Wed, Mar 30, 2011 : 4:50 p.m.

Terminal...and now this article falls 2 pages back. No mention of the San Jose problems in the article. This stinks to high heaven.

Patricia Lesko

Wed, Mar 30, 2011 : 2:29 p.m.

@Nathan SPARK officials could absolutely collect information on actual job creation. They could make reporting a predicate of services and funding provided. In other words, it could be a contractual obligation. The LDFA could make the same contractual obligation of SPARK before providing taxpayers dollars from the AAPS. (<a href="" rel='nofollow'></a> The Detroit Free Press did an expose in May last year that tracked actual job creation as a result of funds dispersed from the 21st Century Job Fund (the bulk of those funds dispersed went to AA start-ups and AA SPARK got $8 million dollars). Fewer than 1,000 actual jobs were created. (<a href="" rel='nofollow'></a> Mr. Finney's SPARK salary, according to data gathered by GUIDESTAR, was far and above beyond what is paid at non-profits that manage budgets the size of SPARK's. The 2009 990 filed with the IRS shows SPARK claims job creation numbers that are different than those you were given. Thank you for making clear that the number of jobs created is difficult to verify. However, there's more to the story and I hope will pursue it. Finally, though the SmartZone extends to Ypsilanti, only the AAPS is tapped for money.


Wed, Mar 30, 2011 : 2:28 p.m.

<a href="" rel='nofollow'></a> This is the pick, really?


Wed, Mar 30, 2011 : 2:21 p.m.

<a href="" rel='nofollow'></a> <a href="" rel='nofollow'></a> <a href="" rel='nofollow'></a> Something smells fishy.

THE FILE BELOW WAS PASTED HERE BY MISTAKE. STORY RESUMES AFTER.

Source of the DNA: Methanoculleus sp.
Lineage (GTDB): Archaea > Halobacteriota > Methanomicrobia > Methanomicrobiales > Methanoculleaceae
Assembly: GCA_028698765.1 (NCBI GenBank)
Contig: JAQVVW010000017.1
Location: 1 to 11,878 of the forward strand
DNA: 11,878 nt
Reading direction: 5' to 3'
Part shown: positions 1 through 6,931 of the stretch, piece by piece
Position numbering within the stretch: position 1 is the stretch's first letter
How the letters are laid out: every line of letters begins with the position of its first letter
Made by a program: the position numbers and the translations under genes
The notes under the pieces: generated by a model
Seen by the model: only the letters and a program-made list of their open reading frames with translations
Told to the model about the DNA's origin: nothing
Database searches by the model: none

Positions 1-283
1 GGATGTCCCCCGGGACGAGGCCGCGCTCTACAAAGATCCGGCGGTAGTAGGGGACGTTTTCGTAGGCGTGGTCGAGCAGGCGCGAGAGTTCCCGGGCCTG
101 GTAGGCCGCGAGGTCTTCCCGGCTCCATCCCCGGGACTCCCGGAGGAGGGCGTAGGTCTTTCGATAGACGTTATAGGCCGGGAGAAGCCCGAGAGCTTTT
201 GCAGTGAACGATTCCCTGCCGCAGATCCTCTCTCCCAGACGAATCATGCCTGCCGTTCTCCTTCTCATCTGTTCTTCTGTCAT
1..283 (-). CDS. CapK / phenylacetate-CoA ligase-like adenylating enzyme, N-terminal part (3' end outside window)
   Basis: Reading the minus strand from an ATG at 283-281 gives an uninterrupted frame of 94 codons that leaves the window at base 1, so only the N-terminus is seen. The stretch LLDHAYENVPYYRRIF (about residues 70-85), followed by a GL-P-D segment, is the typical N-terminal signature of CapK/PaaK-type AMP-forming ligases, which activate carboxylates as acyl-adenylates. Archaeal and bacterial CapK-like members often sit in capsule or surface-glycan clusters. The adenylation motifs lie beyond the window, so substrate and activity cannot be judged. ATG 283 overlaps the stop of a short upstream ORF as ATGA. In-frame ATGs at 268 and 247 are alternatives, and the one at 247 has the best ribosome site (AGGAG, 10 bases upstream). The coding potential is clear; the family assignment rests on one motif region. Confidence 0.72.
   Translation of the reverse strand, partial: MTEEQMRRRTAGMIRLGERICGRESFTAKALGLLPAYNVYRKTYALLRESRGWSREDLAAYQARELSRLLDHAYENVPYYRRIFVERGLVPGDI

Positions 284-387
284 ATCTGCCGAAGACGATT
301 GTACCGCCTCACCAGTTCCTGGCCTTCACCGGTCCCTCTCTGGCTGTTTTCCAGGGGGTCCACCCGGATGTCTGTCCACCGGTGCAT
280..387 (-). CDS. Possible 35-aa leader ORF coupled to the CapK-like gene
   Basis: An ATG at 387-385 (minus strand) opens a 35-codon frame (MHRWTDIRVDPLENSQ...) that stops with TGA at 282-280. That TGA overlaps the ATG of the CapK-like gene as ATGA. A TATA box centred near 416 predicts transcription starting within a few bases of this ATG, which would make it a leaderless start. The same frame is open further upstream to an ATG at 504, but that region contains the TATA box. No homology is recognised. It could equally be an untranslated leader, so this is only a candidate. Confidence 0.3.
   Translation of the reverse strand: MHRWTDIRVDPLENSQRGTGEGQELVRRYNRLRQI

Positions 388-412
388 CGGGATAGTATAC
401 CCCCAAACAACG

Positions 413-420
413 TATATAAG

Wed, Mar 30, 2011 : 1:23 p.m.

Great, another person hired from out of state. Good message to send Michigan job seekers.


Wed, Mar 30, 2011 : 2:03 p.m.

Tricky Ricky said he's create more jobs. He never said for who. Just like through the entire election, he never mentioned ONE step to his 'great plan'. Yet everyone who voted for him voted for a man that refused to disclose any of his plans for Michigan. Too bad you don't need a license to vote.


Wed, Mar 30, 2011 : 12:30 p.m.

Is this another &quot;friend of Rick&quot;? It seems like SPARK and MEDC are just ways to reward political friends of powerful politicians and UM.


Wed, Mar 30, 2011 : 11:18 a.m.

Nathan, I am afraid your post only raises more concerns about &quot;independent media coverage&quot;. I would suggest that Ann not write any articles about SPARK but have them linked from other media, like you do so many stories. I think its' difficult to be impartial about an organization when you are on the board. And I can understand that. But as it was once said &quot;No one can serve two masters&quot;. Sadly, this would also be true for any stories about UM with their PR person on your board. This is really depressing.

Alan Goldsmith

Wed, Mar 30, 2011 : 10:14 a.m.

So we take 'we're not telling you about the starting salary' at face value. And we say it's too hard to sort out how many jobs are actually created? Can you explain to me what journalism is again? &quot;(Editor's note: Executive Vice President Laurel Champion is treasurer of the Ann Arbor SPARK Board of Directors.)&quot; I guess Mr Champion is sworn to secrecy and values her membership on SPARK as more important than her journalistic ethics running

Above AvgCitizen

Wed, Mar 30, 2011 : 4 a.m.